GBA stands for Generic Bootstrapping Architecture and GAA stands for Generic Authentication Architecture.
This is a kind of mechanism by which a system can share the authentication information (more specifically, the result of authentication) with another system. The authentication information here does not mean 'user id/password' or 'Authentication Key stored in SIM card'. It is more like the information that can be created (processed in a special way) as a result of Authentication that has already been done in a system.
Usually we can say the Authentication mechanism being used in Cellular Network (mostly based on UICC) is much robust and strong comparing to the mechanism being used in other system (e.g, small-scale application service provider). These days, many people are accessing those application service provider through mobile phone and the user has to be authenticated by the service provider via mobile phone. In this case, it would be very good in many ways if those application service can be authenticated by the authentication information provided by the network operator. If this can be doable, those application service provider can utilize those strong authentication mechanism that is provided by Cellular authentication algorithm and Network operator with relatively low cost and at the same time the user experience for the subscriber will be improved as well since they do not need to go through typing in user credentials for authentication. Also, they don't need to remember so many different user IDs and passwords for each service providers. This is the main motivation of GBA.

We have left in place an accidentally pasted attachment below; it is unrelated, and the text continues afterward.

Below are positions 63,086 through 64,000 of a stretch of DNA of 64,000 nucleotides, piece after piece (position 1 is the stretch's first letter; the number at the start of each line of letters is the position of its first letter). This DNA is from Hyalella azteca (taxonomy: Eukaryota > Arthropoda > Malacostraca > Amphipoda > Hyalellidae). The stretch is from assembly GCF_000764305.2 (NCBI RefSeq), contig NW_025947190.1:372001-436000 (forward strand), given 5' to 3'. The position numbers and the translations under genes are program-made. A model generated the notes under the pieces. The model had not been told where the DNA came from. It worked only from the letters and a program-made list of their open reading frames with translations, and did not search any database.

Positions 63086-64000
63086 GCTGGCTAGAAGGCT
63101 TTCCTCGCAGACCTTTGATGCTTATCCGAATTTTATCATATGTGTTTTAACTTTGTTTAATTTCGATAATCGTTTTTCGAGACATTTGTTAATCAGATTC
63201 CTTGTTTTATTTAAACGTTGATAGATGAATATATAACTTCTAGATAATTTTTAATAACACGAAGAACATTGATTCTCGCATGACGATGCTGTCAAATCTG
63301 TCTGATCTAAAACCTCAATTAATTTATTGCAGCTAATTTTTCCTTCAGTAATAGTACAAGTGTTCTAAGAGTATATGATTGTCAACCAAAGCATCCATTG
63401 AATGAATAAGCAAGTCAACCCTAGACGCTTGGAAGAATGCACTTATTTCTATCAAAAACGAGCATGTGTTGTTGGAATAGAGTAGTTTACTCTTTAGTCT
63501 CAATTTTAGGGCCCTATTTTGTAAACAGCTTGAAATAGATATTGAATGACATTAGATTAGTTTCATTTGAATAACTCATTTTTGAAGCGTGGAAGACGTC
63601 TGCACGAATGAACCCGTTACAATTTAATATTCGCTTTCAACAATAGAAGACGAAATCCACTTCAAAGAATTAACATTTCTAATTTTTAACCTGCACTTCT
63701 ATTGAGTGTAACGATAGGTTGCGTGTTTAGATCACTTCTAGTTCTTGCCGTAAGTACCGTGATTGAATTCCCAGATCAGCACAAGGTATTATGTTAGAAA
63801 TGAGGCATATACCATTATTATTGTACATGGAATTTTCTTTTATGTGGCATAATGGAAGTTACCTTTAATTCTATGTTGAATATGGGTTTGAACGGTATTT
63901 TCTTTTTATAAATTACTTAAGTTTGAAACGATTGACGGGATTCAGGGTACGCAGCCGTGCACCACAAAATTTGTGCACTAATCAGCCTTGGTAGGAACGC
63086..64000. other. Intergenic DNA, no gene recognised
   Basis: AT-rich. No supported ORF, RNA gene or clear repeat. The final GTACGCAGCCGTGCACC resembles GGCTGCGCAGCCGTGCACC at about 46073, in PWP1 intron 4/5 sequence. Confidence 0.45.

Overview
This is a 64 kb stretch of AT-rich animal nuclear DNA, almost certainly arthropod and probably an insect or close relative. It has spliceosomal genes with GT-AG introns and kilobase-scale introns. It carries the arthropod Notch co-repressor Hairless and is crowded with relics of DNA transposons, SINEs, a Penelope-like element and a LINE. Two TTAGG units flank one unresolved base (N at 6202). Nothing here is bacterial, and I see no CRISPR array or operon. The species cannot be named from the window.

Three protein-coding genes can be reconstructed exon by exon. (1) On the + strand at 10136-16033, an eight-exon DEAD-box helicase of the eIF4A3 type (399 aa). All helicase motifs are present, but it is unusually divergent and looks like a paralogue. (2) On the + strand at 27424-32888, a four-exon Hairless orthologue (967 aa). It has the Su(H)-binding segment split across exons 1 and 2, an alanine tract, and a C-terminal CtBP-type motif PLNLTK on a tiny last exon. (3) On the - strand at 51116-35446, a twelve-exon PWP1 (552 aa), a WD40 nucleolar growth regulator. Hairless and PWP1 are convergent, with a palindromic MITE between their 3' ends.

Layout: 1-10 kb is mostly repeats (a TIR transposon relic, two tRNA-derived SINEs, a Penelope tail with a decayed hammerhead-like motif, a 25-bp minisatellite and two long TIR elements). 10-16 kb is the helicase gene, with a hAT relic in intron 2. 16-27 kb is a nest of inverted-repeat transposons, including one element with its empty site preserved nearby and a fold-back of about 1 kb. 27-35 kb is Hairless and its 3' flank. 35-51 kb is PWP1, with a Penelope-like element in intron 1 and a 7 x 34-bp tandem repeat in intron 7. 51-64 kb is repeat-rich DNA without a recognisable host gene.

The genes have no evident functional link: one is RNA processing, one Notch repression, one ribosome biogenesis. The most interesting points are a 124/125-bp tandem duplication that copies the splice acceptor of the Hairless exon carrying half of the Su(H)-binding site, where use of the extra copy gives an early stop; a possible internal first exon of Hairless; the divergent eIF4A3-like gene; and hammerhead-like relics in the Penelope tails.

I think the statement from 3GPP TS 133.220 4 Generic Bootstrapping Architecture is hinting on the motivation of adopting GBA as quoted below.
The 3GPP authentication infrastructure, including the 3GPP Authentication Centre (AuC), the USIM or the ISIM, and the 3GPP AKA protocol run between them, is a very valuable asset of 3GPP operators. It has been recognised that this infrastructure could be leveraged to enable application functions in the network and on the user side to establish shared keys. Therefore, 3GPP can provide the "bootstrapping of application security" to authenticate the subscriber by defining a Generic Bootstrapping Architecture (GBA) based on AKA protocol.
Following is the basic architecture of GBA specified in Figure 4.1 of 3GPP TS 133.220. This is the most basic architecture and there are a couple of more variations of the architecture that you can refer to in the specification.
The most important component here is BSF and NSF ('F' means 'Function'. You may take this as a kind of 'Server' or 'Proxy')
How does UE can figure out BSF address ? According to 3GPP specification (23.003 16.2 BSF address), it can be derived from UICC and ISIM parameters as illustrated below.
How this GBA process get triggered (initiated) ? It is initiated as a result of communication between UE and NSF. ("UE" here would mean a specific Application on UE. Not all application/services would go through this process). Following is overall initiation process, refer to 33.220 4.5.1 for further details.
Once GBA process is initiated by various triggers, UE goes through Bootstrapping Procedure. This procedure may vary a little bit depending on cases. In this section, a couple of types of Bootstrapping will be introduced (Most of the details are based on 3GPP 33.220 4.5.2, 4.5.3)
Note : 'AV' in this diagram stands for 'Authentication Vector' and it is defined as AV = RAND||AUTN||XRES||CK||IK
The most important Keys in GBA process are Ks_int_NAF and Ks_ext_NAF and they are derived as follows.
KDF stands for Key Derivation Function and it is described in 33.220 Annex B (normative): Specification of the key derivation function KDF